Re-using copyrighted work

To re-use copyrighted figures, tables or longer text passages by embedding them into your own work, you will need to acquire permission from the copyright holder. Here we show how to avoid charges and potential pitfalls for re-using content.

In brief

  • Obtaining permission is mandatory for re-using copyrighted content
  • Authors will need to obtain permission for re-using their own content if copyright has been transferred
  • Embedding a published article into a thesis might also require permission
  • Requests can mostly be placed through the publisher's website
  • Permissions can be obtained free of charge for a defined amount of content for scientific publications
  • Content under a CC licence requires attribution, but not permission to re-use (more info here)

Obtaining premissions

To re-use a copyrighted work permission of the copyright holder is required. This also applies to the author of the work when copyright has been transferred to the publisher. Crediting re-used content alone is not sufficient in case of copyrighted material.

Permission requests can be placed via the publisher. A link to the permission management platform is usually located right next to the original article. The exact location and designation can vary across journals and publishers.

Content published under a Creative Commons licence can be re-used without prior permission by the author, provided proper attribution of the original source. Further specifications on how content can be re-used may apply.

Avoiding charges

Handling of permissions will often be coordinated by a specialised license broker. Depending on nature of re-use and status of user, charges of 150$ - 1500+$ may apply.

For re-use in a scientific publication, i.e. an article or textbook, a limited quantity of content in an article or book is free of charge if both publishers (original and new journal) are members of the STM Association. The STM Association claims that the 144+ members account for more than two thirds of the global scientific and professional publications.

gratis permission

  • To obtain gratis permissions according to the STM guidelines, choose "publisher (STM signatory)" as requestor type, and select the journal where you intend to publish from the dropdown menu. Please note, depending on journal and publisher, the interface as shown above may be slightly different in layout and naming. Still, to avoid charges, always select the options refering to STM publishers.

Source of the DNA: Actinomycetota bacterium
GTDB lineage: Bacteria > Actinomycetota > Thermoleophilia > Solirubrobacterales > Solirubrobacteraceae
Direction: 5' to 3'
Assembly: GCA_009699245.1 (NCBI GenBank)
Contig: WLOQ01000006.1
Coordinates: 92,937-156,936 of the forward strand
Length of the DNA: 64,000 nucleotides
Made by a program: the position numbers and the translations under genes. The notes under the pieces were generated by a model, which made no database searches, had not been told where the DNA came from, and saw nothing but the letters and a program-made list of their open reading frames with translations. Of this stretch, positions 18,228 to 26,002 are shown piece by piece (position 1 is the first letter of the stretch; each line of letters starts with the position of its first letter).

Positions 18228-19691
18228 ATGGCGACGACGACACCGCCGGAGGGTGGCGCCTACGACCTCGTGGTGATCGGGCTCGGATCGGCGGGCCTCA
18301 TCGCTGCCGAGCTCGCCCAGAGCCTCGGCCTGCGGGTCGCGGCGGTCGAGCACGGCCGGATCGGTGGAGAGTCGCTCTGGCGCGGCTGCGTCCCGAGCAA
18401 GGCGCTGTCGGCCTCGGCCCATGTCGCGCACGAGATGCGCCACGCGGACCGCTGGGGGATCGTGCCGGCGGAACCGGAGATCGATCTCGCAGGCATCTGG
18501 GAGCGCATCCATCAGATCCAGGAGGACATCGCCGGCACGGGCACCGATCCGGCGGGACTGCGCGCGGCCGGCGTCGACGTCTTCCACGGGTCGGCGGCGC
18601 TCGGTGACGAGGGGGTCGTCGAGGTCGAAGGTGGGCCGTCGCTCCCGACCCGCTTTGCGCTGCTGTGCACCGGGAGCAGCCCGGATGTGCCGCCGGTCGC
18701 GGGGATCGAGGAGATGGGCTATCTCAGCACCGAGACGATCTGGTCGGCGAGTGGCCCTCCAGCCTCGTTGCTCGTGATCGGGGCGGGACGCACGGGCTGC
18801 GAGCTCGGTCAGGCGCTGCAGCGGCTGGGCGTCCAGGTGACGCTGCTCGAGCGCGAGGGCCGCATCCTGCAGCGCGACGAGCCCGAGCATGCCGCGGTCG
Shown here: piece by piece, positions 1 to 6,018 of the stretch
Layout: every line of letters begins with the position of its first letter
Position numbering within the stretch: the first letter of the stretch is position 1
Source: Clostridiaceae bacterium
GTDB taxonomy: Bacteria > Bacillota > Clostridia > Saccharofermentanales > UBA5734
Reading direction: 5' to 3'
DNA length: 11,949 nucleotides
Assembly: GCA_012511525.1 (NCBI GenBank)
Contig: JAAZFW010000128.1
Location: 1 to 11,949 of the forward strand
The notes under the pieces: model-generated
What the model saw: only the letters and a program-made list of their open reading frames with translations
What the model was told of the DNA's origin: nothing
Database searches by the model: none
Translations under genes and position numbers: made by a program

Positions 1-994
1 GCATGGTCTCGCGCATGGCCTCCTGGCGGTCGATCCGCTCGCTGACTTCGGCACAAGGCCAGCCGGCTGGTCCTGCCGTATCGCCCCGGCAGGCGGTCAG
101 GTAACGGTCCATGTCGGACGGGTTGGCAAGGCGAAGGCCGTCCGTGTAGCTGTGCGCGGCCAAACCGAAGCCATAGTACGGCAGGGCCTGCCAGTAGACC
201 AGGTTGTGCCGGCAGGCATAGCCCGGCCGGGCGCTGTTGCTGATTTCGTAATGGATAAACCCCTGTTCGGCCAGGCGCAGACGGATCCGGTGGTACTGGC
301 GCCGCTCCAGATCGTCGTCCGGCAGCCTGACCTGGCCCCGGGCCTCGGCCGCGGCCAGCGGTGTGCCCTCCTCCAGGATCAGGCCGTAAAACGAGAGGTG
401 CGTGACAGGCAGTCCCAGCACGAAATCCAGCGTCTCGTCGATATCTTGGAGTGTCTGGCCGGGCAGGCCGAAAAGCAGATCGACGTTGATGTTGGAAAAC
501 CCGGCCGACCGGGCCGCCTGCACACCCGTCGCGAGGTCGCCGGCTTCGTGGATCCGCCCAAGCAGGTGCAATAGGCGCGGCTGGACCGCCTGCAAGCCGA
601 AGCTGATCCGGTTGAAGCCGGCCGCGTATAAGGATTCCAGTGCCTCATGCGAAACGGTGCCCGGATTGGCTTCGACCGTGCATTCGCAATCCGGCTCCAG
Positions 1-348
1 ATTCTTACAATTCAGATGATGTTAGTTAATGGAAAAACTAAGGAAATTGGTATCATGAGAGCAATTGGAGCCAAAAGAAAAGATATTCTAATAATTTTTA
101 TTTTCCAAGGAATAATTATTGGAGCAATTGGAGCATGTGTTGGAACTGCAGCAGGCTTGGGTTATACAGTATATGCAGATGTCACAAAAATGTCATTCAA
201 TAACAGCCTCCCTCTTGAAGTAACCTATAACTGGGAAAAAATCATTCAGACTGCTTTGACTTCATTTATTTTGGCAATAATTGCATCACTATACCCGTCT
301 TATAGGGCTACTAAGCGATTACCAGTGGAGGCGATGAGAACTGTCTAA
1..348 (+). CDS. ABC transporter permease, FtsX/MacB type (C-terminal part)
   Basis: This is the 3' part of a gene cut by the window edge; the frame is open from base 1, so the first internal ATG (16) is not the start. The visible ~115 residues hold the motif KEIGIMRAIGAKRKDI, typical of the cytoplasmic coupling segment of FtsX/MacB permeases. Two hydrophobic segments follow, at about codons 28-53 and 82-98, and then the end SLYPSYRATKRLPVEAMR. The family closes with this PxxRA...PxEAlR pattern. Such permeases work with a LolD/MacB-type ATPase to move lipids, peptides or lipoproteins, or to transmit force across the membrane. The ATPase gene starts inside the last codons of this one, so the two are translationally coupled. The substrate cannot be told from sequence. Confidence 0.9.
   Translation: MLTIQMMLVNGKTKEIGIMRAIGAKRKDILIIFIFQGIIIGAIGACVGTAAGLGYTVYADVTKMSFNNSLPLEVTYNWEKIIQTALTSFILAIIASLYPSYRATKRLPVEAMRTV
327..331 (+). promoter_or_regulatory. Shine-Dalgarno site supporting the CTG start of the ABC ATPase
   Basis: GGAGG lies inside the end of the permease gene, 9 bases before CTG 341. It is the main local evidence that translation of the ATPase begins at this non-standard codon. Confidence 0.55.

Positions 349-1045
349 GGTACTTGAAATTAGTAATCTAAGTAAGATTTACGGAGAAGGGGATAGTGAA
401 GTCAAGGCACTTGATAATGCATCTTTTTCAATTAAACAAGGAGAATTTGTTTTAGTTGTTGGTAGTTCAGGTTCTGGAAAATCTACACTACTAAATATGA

The RightsLinks Portal
    Example screen from the CopyrightClearanceCenter. The yellow box already suggests to select the option "Publisher", also if you request permission as an author.

    For a single journal article, the quantity limit for gratis permissions is:

    • A maximum total of 3 (three) figures/tables/images from works published by a single STM Signatory
    • A maximum of 400 (four hundred) words from an individual journal article or book chapter
    • A maximum total of 800 (eight hundred) words from a single book or journal issue/edition

Acknowledging licenced content

After obtaining permission to reuse content, the original source must be properly acknowledged in the respective caption, including what was re-used (subject), how it was re-used (form), the permission of re-use and the original source.

Following the scheme Subject - Form - Permission - Source, the acknowledgement could for example look like this:

  • Figure adapted with permission from Author et al. (Year)
  • Table reproduced with permission from Author et al. (Year)

In this context, adapted means that the re-used object has been modified, e.g. using another color scheme, while reproduced content has not been changed as compared to the original.

The original source must also be listed in the references of your article. 

Theses and dissertations

If the copyright for a published article is no longer held by the author(s), permission often must also be obtained to embed the article in a thesis. This is done through the same rights management process on the publisher’s website, and it is usually without any cost to the author.

In some cases, the publisher may have specific requirements, such as indicating their copyright or embargo periods. Such requirements are usually stated in the copyright agreements with the publisher. A comprehensive list of policies for embedding articles in theses across publishers available on GitHub.